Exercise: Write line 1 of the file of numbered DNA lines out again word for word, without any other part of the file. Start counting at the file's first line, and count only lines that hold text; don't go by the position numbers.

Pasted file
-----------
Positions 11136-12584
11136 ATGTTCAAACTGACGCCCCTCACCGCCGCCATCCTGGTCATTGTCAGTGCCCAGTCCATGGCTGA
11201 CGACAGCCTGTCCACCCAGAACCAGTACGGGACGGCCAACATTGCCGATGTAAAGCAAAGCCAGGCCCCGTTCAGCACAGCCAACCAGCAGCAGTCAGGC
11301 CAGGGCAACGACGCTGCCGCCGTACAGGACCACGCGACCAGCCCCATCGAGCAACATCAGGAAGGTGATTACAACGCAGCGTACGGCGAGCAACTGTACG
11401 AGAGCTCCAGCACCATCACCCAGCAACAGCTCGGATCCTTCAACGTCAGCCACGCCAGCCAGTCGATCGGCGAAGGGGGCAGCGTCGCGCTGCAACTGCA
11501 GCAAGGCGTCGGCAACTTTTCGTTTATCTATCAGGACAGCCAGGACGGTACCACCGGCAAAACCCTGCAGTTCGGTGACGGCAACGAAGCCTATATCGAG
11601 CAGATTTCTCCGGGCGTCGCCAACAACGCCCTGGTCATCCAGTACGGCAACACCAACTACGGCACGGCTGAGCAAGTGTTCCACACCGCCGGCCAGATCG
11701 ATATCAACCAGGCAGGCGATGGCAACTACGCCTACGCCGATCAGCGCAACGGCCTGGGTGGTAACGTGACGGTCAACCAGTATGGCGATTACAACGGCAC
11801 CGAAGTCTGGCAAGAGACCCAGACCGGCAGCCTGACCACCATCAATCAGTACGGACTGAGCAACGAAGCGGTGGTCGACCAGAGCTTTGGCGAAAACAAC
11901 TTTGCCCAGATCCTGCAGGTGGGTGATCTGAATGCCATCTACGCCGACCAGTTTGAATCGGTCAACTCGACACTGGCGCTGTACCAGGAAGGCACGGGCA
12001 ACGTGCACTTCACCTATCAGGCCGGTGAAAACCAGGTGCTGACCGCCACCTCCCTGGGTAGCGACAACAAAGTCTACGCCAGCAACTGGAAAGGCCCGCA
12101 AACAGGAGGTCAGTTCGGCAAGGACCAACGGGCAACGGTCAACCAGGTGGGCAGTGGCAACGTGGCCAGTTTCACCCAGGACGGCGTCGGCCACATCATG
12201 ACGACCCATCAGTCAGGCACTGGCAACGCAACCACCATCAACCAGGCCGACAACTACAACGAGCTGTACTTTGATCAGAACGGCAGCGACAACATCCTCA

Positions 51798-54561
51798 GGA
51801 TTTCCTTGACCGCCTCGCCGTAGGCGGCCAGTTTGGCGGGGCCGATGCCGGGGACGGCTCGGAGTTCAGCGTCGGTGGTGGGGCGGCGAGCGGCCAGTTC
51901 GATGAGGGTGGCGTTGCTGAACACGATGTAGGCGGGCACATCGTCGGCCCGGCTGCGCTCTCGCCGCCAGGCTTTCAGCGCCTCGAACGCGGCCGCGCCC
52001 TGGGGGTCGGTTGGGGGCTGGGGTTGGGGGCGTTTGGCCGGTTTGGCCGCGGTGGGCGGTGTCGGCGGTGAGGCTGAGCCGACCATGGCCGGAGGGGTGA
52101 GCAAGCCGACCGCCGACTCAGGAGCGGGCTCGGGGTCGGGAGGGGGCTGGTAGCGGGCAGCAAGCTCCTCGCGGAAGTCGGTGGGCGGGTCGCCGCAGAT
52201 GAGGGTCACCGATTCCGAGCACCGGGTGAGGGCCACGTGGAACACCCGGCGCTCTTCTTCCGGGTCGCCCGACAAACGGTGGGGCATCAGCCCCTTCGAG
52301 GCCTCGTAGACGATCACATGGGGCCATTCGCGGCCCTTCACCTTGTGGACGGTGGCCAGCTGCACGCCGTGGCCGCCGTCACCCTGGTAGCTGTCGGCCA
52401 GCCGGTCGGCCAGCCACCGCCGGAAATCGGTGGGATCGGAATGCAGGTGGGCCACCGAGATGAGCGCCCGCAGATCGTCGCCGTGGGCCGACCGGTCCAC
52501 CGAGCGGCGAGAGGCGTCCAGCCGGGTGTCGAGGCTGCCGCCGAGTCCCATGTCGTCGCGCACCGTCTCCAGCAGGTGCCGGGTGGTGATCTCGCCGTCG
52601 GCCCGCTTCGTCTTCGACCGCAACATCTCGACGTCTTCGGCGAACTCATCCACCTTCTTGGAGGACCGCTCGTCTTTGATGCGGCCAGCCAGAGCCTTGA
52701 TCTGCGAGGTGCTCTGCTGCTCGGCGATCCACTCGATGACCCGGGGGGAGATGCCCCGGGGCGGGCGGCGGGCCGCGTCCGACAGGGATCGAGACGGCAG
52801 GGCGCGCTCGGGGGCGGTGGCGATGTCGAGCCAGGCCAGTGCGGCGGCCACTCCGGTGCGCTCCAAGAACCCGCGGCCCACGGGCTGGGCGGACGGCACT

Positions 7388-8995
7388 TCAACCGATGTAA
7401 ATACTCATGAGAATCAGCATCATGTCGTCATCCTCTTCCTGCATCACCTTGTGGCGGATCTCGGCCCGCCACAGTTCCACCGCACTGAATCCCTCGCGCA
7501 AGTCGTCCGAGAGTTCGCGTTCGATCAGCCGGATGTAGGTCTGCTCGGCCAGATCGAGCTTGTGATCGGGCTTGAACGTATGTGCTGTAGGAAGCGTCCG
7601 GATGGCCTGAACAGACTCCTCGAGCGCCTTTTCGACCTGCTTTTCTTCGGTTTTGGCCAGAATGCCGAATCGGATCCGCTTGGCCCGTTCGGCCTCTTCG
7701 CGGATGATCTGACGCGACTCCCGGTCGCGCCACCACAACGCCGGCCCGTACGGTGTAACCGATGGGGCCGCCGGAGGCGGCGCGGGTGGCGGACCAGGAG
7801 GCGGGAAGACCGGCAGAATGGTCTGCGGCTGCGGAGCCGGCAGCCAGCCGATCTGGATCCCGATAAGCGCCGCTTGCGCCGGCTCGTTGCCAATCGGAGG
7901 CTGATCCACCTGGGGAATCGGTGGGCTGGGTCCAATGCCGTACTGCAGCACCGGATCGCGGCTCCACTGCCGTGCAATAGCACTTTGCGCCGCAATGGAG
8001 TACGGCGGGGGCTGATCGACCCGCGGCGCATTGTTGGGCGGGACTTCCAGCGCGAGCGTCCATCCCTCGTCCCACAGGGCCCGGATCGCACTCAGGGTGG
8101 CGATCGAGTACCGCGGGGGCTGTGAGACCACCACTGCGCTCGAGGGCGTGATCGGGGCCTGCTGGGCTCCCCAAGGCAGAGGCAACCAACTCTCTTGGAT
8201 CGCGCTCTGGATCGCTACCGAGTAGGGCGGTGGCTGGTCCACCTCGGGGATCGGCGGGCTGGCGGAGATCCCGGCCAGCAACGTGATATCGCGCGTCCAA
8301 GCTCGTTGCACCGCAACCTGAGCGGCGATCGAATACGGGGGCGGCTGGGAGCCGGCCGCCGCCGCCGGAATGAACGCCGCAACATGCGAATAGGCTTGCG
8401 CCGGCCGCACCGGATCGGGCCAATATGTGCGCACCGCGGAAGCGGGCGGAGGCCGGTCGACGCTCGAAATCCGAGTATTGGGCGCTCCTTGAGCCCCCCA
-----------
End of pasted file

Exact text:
Positions 11136-12584